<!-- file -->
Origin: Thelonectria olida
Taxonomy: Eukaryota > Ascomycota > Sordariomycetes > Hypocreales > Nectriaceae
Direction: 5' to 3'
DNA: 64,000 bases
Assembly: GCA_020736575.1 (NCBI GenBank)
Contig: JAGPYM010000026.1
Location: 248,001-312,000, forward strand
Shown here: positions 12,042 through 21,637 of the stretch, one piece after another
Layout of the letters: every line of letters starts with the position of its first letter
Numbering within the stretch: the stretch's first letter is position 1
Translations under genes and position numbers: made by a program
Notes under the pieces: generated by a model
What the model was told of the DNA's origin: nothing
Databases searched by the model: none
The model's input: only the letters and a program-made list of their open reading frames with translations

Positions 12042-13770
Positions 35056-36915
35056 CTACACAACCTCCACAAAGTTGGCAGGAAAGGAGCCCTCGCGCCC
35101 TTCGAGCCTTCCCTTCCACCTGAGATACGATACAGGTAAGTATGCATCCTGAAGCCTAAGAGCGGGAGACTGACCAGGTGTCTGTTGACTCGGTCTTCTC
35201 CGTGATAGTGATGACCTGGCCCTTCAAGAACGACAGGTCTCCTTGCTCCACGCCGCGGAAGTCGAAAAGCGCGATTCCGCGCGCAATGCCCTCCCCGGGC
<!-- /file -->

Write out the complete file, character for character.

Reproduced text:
Origin: Thelonectria olida
Taxonomy: Eukaryota > Ascomycota > Sordariomycetes > Hypocreales > Nectriaceae
Direction: 5' to 3'
DNA: 64,000 bases
Assembly: GCA_020736575.1 (NCBI GenBank)
Contig: JAGPYM010000026.1
Location: 248,001-312,000, forward strand
Shown here: positions 12,042 through 21,637 of the stretch, one piece after another
Layout of the letters: every line of letters starts with the position of its first letter
Numbering within the stretch: the stretch's first letter is position 1
Translations under genes and position numbers: made by a program
Notes under the pieces: generated by a model
What the model was told of the DNA's origin: nothing
Databases searched by the model: none
The model's input: only the letters and a program-made list of their open reading frames with translations

Positions 12042-13770
Positions 35056-36915
35056 CTACACAACCTCCACAAAGTTGGCAGGAAAGGAGCCCTCGCGCCC
35101 TTCGAGCCTTCCCTTCCACCTGAGATACGATACAGGTAAGTATGCATCCTGAAGCCTAAGAGCGGGAGACTGACCAGGTGTCTGTTGACTCGGTCTTCTC
35201 CGTGATAGTGATGACCTGGCCCTTCAAGAACGACAGGTCTCCTTGCTCCACGCCGCGGAAGTCGAAAAGCGCGATTCCGCGCGCAATGCCCTCCCCGGGC